After surviving a no-confidence vote in June, Kan said he would quit on condition that three key bills were passed. These are a second budget, a budget financing bill and legislation promoting the use of renewable energy.
The final two bills were passed on Friday, clearing the way for him to resign.
Up to nine candidates are lined up to succeed Kan, including the favourite, former Foreign Minister Seiji Maehara. Finance Minister Yoshihiko Noda may also file for candidacy when campaigning begins on Saturday.
The new prime minister faces the task of overseeing Japan's biggest post-war reconstruction, resolving of the world's worst nuclear crisis since Chernobyl 25 years ago and shielding the economy from a soaring yen.
They also need to unite a divided parliament and win market confidence that Japan can overcome a legislative quagmire to address the world's biggest debt.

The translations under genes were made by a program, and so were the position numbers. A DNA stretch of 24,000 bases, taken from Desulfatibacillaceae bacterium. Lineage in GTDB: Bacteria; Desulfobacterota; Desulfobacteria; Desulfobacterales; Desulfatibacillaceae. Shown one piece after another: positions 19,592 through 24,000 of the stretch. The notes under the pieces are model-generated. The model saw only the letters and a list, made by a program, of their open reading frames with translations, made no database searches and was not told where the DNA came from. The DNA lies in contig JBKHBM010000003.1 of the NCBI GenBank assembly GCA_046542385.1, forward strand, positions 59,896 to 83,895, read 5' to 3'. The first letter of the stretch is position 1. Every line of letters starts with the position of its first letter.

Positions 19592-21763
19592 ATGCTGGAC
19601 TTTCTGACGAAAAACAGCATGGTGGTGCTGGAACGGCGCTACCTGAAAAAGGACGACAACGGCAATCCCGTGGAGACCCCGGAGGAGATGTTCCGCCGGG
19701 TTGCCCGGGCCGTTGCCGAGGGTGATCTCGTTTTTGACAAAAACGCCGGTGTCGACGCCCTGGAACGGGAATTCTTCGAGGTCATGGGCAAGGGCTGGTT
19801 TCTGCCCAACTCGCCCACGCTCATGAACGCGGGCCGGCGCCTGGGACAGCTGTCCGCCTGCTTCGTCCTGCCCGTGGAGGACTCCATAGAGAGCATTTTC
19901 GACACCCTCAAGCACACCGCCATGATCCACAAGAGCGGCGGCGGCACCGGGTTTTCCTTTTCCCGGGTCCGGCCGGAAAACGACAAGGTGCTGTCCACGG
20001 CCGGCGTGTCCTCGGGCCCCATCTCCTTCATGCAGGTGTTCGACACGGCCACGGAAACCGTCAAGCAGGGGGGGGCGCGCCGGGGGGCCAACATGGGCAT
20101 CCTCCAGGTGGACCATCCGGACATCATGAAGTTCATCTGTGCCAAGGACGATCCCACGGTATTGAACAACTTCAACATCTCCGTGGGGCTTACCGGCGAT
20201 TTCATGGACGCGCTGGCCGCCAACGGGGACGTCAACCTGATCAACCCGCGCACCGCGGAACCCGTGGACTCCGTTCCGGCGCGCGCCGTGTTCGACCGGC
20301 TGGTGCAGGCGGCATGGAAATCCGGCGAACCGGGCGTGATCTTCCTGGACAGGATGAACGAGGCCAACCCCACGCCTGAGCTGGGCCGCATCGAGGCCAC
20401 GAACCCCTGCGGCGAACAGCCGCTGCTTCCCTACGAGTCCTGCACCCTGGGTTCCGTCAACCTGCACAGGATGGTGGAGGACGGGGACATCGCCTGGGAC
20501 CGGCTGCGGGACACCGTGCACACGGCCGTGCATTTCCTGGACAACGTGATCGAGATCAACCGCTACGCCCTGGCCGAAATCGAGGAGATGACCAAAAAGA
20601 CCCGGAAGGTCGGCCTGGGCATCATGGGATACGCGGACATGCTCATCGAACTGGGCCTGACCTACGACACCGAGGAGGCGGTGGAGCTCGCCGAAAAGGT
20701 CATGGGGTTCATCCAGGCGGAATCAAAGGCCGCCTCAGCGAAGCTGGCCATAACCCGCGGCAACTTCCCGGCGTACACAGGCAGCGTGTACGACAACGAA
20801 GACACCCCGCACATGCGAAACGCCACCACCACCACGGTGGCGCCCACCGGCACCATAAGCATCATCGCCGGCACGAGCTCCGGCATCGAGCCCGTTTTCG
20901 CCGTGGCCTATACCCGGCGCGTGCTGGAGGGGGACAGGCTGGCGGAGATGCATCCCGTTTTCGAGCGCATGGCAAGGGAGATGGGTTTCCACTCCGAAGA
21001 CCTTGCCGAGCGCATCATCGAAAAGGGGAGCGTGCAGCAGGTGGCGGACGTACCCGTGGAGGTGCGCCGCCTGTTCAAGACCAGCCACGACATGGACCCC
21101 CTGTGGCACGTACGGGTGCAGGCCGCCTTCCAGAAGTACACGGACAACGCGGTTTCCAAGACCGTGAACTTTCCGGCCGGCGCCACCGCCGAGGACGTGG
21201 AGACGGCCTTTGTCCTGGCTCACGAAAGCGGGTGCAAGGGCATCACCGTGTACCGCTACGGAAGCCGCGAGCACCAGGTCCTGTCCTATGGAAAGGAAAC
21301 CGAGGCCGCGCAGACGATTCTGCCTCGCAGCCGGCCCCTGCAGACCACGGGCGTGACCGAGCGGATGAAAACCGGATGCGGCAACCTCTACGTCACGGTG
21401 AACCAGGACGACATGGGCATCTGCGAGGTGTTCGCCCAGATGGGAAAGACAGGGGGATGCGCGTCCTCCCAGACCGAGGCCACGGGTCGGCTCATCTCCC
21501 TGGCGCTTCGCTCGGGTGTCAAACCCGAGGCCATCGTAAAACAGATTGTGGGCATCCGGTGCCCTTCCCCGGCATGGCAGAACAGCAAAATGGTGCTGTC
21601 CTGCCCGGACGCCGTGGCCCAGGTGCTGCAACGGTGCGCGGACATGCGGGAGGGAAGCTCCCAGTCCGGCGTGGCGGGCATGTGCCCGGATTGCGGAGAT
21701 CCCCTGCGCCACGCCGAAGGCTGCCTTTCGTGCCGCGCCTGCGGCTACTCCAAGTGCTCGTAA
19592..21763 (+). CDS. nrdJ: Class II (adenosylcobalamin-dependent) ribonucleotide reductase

Earlier this week, ratings agency Moody's downgraded Japan, citing its revolving-door political leadership as a major obstacle to much needed reform.
After taking office in June last year, the 64-year-old Kan struggled amid low support ratings, a power struggle within the DPJ and a divided parliament in which the Liberal Democratic Party opposition blocked various bills.
Japan's triple disaster, which left 20,000 dead or missing, tested his leadership and led to accusations that he bungled the response to the calamity.